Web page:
Priest accused of abuse punished

A former Everett priest accused of molesting at least a dozen teenage boys and young men elsewhere has been defrocked.

The Vatican concurred with the recommendations of Seattle Archbishop Alex Brunett and a church committee that John Cornelius be removed from the priesthood, the Archdiocese of Seattle announced Monday.

There is no indication that Cornelius molested anyone while he was a priest at Everett’s Immaculate Conception and Our Lady of Perpetual Help churches from 1997 to 2002, archdiocese spokesman Greg Magnoni said. The alleged acts occurred in Boise, Idaho, and King County, mostly in the 1970s, beyond the statute of limitations, he said.

Judy Romaneschi, 65, who has attended Immaculate Conception her entire life, felt a sense of relief at the news.

“I think there’s closure now,” the Everett woman said. “It is sad that this has happened in our time and in our church, but we rebuild. My way of dealing with it is to look at the church as a gift given to us by Christ and to the Apostles, and we are imperfect mortals who are tending it.”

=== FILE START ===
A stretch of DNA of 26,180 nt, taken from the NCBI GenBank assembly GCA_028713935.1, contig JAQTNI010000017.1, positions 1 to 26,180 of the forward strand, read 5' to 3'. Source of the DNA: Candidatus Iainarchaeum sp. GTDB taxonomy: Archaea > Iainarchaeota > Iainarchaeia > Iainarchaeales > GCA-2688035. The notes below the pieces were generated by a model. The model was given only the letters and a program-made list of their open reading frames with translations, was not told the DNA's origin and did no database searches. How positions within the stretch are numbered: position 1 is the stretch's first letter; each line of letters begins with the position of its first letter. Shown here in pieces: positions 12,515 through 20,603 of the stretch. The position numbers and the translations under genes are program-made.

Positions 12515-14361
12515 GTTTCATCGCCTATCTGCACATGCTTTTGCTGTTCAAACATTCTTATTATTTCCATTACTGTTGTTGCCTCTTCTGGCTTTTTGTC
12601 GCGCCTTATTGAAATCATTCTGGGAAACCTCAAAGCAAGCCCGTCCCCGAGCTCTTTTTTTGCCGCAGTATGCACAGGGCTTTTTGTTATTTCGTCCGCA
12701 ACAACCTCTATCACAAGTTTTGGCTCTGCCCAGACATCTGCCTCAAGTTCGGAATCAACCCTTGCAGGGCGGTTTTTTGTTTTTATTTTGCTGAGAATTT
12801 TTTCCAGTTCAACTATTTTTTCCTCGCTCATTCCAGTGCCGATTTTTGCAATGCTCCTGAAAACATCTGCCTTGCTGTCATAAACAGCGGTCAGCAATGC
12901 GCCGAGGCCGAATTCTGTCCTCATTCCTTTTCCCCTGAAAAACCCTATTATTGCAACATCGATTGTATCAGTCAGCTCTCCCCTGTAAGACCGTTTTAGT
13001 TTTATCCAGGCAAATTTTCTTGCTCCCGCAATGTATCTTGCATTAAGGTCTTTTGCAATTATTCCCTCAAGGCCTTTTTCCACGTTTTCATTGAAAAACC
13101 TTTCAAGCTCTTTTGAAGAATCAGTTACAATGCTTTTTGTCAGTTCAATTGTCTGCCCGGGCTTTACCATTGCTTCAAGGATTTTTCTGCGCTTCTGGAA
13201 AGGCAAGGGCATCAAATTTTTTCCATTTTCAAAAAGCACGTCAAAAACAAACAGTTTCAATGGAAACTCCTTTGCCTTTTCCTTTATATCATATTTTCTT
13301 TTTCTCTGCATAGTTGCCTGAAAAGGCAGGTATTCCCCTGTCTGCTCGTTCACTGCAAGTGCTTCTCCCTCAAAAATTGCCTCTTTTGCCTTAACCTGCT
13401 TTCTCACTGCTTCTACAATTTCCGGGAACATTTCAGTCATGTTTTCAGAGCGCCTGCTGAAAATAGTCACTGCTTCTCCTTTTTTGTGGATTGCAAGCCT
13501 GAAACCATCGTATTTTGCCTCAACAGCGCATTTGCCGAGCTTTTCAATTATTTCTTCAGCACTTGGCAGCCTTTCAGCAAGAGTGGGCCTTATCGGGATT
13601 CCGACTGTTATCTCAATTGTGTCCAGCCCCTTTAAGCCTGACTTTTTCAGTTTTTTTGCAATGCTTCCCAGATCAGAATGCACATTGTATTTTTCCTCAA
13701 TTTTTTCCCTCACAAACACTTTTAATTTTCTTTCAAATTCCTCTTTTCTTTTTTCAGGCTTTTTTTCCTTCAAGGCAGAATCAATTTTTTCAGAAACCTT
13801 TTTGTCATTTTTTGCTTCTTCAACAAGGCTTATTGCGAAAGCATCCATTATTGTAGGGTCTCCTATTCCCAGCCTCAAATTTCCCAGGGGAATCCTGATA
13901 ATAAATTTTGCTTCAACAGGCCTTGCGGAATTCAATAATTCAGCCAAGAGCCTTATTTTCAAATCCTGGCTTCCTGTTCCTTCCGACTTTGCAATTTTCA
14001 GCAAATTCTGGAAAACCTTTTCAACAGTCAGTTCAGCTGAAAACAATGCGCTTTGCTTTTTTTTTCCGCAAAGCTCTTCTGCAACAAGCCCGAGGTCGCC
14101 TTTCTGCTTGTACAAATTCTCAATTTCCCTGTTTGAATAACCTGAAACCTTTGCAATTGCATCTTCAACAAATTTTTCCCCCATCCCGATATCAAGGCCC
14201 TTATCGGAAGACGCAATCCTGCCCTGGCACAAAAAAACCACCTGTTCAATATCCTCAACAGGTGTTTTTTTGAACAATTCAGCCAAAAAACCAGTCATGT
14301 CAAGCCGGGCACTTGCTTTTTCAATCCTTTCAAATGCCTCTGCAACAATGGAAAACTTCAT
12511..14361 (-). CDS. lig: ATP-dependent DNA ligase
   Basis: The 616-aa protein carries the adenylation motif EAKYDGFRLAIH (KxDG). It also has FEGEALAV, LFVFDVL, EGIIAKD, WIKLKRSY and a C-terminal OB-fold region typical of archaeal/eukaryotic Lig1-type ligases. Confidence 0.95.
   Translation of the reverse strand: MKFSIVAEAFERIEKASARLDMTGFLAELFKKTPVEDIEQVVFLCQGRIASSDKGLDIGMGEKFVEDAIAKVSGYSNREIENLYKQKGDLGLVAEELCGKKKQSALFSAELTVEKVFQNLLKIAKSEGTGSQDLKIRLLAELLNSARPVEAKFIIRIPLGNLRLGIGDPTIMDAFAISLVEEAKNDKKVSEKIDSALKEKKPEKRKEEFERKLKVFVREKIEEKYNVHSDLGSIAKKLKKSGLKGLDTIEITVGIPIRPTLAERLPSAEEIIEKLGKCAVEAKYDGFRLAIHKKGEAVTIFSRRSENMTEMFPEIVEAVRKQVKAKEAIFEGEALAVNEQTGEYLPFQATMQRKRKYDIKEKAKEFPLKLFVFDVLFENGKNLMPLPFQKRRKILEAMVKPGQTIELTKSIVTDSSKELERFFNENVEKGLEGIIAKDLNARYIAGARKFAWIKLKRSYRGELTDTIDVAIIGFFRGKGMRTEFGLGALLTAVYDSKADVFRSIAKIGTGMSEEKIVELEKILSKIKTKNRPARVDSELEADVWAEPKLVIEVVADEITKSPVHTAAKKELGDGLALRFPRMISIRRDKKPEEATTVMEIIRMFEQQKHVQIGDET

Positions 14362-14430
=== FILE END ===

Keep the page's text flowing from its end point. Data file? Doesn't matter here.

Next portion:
“I think this is probably the best thing,” said Immaculate Conception parishioner Tom Borgford, 76, of Marysville. “There’s no way to justify what he did.”

Cornelius was transferred to Everett after a 1996 church and police investigation of a molestation yielded inconclusive results. A state parole officer hired by the archdiocese monitored him here.

Magnoni said Cornelius lives in the Puget Sound area. He was unavailable for comment.

Allegations surfaced publicly about Cornelius in April 2002. He resigned from the active ministry in May 2002, just as Brunett was about to remove him.

At the time, Cornelius released a statement that expressed sorrow “for what I have done.” But he has never directly admitted the charges are true, Magnoni said.

“I don’t think there’s any doubt that if John Cornelius would admit guilt, it would bring closure to this and help build faith and trust people have in the church,” Magnoni said.

“The archdiocese extends its regrets and deep sorrow to all the victims and recognizes that whenever these charges are made public, they suffer again,” he said. “Archbishop Brunett wants them to know they are very much in his prayers.”

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